A couple times a year, I’ll step back and ask myself “why are you watching grown men play games on TV so much?” It’s an odd concept. A couple days a week in America, men and women watch professional football while simultaneously saying “screw it, my diet starts on Monday.” There is a pretty long list of other things I could be doing on top of that. I’ve been planning on learning a new language for about, what, a decade now? I know zucchero means sugar in Italian (don’t act like you’re not impressed) but I can’t order a dish of spaghetti if I decide to take a trip to Milan. But I digress.
If you haven’t heard, Tom Brady will not be playing in New England this year and is taking his talents to West Beach (Tampa Bay). Devastating news for everyone who’s grown up in New England and followed Tom since his first pass in 2001. He’s been a huge part of our lives.
As a kid, my dad took me to Fenway Park in 1997. We actually saw a few games that year, including one against the Yankees. The place was mixed with Red Sox and Yankee fans. The “1918” chants got loud. To those unaware, the Sox hadn’t won a ring since 1918 and Yankee fans weren’t shy about reminding us. I tried to eat my cotton candy and pretend I didn’t hear them but they were persistent. They liked seeing us down.
Around the same time frame, I saw the Drew Bledsoe and the Patriots take on Doug Flutie and the Bills in the old Foxborough stadium. Spoiler: we lost in overtime. But what I took away from this game was the energy. Even though we always rooted for these squads, Boston wasn’t really a place where we actually believed winning was possible. Of course plenty of people held their “you gotta believe!” signs but there was a dark cloud that hung around and produced quotes like “they always get so close and they rip our hearts out.”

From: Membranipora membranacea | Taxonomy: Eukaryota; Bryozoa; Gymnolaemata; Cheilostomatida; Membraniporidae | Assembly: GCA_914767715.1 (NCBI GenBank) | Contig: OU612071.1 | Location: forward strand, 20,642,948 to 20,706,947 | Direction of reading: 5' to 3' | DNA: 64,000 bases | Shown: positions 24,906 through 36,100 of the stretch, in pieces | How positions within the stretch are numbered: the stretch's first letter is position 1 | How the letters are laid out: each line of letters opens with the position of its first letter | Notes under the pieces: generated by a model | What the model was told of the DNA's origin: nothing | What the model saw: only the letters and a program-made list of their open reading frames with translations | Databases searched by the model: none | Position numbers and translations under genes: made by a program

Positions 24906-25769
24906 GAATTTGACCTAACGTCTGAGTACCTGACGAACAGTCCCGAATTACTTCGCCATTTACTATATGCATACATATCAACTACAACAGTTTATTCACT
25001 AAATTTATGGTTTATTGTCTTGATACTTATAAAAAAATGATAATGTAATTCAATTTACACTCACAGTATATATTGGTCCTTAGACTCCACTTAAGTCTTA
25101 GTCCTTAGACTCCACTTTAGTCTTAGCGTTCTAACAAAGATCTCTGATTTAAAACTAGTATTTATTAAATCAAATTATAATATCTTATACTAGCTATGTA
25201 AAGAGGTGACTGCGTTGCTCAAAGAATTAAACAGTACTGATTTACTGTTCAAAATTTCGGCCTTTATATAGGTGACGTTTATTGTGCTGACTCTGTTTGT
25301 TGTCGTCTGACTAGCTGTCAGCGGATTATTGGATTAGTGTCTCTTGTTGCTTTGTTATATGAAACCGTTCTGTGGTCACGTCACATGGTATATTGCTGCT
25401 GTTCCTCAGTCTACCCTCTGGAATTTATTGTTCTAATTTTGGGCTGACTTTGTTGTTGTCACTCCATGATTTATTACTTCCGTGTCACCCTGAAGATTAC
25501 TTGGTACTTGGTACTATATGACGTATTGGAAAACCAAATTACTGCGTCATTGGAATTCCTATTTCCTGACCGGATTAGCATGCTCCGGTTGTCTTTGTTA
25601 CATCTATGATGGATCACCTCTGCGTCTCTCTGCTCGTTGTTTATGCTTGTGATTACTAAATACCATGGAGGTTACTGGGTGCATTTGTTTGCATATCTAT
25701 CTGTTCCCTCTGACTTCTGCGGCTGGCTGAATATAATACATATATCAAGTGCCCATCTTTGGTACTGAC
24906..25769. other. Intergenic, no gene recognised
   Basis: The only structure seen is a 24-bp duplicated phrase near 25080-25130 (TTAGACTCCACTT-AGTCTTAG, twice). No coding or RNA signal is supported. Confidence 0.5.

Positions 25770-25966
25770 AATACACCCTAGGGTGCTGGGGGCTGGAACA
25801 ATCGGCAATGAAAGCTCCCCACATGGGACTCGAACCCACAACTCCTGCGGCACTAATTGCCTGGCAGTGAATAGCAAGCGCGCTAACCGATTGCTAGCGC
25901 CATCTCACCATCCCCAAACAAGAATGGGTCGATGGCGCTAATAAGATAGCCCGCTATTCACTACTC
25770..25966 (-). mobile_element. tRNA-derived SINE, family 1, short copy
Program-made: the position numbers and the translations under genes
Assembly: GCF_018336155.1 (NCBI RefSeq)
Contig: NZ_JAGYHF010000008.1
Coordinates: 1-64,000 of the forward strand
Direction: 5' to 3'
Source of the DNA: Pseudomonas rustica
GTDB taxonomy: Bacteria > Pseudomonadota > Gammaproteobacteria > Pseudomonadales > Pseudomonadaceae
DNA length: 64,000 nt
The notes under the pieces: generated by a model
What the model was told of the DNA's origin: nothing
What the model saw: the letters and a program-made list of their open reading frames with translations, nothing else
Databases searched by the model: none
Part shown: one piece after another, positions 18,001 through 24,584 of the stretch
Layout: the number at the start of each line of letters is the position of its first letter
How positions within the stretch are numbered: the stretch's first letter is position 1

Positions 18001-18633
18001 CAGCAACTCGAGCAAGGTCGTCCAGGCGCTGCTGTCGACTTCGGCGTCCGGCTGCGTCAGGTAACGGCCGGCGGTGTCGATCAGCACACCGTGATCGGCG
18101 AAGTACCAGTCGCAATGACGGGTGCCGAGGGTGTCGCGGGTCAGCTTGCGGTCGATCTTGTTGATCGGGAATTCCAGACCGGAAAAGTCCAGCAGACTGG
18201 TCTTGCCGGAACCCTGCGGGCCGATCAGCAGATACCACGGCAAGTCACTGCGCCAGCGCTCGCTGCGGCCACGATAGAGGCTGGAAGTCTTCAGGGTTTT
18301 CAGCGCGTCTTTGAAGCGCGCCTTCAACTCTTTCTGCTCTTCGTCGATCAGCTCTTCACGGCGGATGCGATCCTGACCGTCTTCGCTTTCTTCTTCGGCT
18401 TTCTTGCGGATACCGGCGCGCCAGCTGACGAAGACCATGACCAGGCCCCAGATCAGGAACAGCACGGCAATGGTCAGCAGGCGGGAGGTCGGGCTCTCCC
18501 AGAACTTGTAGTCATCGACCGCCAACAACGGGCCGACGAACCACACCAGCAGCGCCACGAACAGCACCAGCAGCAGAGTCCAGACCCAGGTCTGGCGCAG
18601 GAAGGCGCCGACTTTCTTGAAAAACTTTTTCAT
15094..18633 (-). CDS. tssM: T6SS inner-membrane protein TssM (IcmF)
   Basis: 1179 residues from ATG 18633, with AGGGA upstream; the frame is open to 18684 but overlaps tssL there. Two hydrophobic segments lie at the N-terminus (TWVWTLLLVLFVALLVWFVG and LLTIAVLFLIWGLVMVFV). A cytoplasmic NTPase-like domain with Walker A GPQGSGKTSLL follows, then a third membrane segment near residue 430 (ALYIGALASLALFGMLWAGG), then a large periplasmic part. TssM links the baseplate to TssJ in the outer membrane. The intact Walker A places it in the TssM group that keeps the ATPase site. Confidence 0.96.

So getting back to the whole “why do we watch grown men play games” thing. Some of people’s favorite fictional stories derive from a protagonist who is an unlikely winner. They’re always someone who stands up for good when the odds are against them. They push and do the small things right, never waiver and keep the faith. Whether it’s your favorite book, a TV series on Netflix or a broadway play, we can always see a bit of ourselves in that person.
The best thing about professional sports is that it’s real. We got to see a protagonist that was overlooked in college. He had to compete for a starting role with the “chosen one” who had his pick of being the face of the NFL or the MLB in the future. Tom fought through it. He was a 6th round draft pick for the Patriots and fought his way to a backup role. And when our QB1 went down with an injury, Tom seized the moment and never let go. 20 years later, we’re left with the greatest of all time. An unlikely 9 trips to the Super Bowl with 6 victories. All in a town where it seemed impossible.
The story of Tom Brady in our home region has come to an end. What I’ve come to find is that this man and story means something different to everyone. We have memories with our families, trips to the stadium, distractions from tough life moments. We as coaches could tell our kids “this is how it’s done, this is how you work.” We’ve grown up and some of us have grown old in this time. Through all of it, Tom has showed us how to handle power and success with class. This 20 years couldn’t have gone any better.
So to Tom Brady I wanted to say thank you for providing me and my family some amazing times. We all wish you the best of luck in Tampa Bay. But we know you don’t hang your hat on luck. Here’s to #12. New England will always love you.